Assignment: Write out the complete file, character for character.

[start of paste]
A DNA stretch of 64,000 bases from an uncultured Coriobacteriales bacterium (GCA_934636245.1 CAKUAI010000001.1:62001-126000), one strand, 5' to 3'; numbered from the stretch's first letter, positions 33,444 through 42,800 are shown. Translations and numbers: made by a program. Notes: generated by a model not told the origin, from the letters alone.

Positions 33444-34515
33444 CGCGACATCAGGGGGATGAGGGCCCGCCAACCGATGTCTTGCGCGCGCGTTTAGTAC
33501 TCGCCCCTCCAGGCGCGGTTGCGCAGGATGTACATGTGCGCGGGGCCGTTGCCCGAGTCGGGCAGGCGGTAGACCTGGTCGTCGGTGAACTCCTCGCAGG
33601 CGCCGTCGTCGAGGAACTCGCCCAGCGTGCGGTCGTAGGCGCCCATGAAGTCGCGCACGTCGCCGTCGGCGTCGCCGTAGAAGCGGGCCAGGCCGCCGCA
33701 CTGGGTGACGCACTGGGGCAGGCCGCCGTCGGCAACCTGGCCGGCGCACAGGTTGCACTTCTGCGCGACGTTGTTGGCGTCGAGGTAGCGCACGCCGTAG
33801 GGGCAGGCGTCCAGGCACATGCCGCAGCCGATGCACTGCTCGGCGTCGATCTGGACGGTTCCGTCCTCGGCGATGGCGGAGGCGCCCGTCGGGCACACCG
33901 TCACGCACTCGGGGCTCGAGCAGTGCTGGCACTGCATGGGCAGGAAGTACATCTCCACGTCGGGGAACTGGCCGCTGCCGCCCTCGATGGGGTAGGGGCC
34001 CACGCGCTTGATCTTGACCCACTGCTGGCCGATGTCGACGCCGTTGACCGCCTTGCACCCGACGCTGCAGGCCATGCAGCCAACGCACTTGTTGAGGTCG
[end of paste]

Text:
A DNA stretch of 64,000 bases from an uncultured Coriobacteriales bacterium (GCA_934636245.1 CAKUAI010000001.1:62001-126000), one strand, 5' to 3'; numbered from the stretch's first letter, positions 33,444 through 42,800 are shown. Translations and numbers: made by a program. Notes: generated by a model not told the origin, from the letters alone.

Positions 33444-34515
33444 CGCGACATCAGGGGGATGAGGGCCCGCCAACCGATGTCTTGCGCGCGCGTTTAGTAC
33501 TCGCCCCTCCAGGCGCGGTTGCGCAGGATGTACATGTGCGCGGGGCCGTTGCCCGAGTCGGGCAGGCGGTAGACCTGGTCGTCGGTGAACTCCTCGCAGG
33601 CGCCGTCGTCGAGGAACTCGCCCAGCGTGCGGTCGTAGGCGCCCATGAAGTCGCGCACGTCGCCGTCGGCGTCGCCGTAGAAGCGGGCCAGGCCGCCGCA
33701 CTGGGTGACGCACTGGGGCAGGCCGCCGTCGGCAACCTGGCCGGCGCACAGGTTGCACTTCTGCGCGACGTTGTTGGCGTCGAGGTAGCGCACGCCGTAG
33801 GGGCAGGCGTCCAGGCACATGCCGCAGCCGATGCACTGCTCGGCGTCGATCTGGACGGTTCCGTCCTCGGCGATGGCGGAGGCGCCCGTCGGGCACACCG
33901 TCACGCACTCGGGGCTCGAGCAGTGCTGGCACTGCATGGGCAGGAAGTACATCTCCACGTCGGGGAACTGGCCGCTGCCGCCCTCGATGGGGTAGGGGCC
34001 CACGCGCTTGATCTTGACCCACTGCTGGCCGATGTCGACGCCGTTGACCGCCTTGCACCCGACGCTGCAGGCCATGCAGCCAACGCACTTGTTGAGGTCG